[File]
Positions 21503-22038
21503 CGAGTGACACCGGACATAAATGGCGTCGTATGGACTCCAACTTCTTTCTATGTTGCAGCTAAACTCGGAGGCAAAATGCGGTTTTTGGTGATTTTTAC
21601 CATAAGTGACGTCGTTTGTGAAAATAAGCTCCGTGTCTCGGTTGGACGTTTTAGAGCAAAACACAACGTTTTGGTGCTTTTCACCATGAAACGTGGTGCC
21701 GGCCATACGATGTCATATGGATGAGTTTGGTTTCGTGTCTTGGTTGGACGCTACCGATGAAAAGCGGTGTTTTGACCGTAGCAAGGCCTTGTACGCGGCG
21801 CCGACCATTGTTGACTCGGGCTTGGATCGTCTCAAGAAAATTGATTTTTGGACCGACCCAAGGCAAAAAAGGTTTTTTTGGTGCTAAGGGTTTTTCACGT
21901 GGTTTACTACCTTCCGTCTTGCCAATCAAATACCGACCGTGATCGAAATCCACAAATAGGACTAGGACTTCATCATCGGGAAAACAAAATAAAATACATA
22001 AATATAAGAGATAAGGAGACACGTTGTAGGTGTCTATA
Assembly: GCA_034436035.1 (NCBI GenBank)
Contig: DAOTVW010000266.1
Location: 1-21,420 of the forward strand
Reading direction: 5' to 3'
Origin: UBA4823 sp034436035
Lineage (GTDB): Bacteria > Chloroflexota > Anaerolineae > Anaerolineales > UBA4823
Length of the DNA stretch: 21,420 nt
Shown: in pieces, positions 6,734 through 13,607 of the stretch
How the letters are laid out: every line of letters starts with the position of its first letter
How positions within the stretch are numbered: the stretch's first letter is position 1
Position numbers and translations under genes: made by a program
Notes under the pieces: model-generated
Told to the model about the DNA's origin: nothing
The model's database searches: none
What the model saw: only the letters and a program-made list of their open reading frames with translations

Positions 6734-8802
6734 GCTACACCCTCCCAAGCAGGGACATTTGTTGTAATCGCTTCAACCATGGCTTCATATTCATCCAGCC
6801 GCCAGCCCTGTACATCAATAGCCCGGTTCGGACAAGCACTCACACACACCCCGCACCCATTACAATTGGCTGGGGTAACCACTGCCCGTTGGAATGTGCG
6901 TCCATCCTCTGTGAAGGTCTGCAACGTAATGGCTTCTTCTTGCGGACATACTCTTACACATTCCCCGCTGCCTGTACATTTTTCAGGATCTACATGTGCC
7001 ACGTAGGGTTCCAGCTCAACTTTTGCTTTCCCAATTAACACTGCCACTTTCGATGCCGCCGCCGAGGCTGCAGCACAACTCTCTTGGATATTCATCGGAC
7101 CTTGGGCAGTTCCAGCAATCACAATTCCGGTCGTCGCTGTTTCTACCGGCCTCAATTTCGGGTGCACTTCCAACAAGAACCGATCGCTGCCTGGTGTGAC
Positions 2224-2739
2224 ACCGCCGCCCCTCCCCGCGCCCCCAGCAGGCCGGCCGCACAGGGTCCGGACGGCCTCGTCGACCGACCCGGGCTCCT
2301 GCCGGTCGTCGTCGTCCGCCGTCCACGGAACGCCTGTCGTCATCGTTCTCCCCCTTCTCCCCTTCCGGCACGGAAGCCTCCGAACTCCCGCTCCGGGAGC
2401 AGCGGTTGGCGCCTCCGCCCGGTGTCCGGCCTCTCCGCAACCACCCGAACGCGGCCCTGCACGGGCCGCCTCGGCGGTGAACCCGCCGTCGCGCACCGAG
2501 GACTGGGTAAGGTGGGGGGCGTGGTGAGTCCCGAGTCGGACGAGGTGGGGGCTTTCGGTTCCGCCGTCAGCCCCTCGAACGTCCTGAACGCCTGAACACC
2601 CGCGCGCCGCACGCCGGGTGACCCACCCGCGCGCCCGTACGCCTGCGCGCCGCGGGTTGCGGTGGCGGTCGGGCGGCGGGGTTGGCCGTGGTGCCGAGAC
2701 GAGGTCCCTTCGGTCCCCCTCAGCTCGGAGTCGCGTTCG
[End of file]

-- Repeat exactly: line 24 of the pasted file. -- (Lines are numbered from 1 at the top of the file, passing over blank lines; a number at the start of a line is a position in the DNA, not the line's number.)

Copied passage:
6734 GCTACACCCTCCCAAGCAGGGACATTTGTTGTAATCGCTTCAACCATGGCTTCATATTCATCCAGCC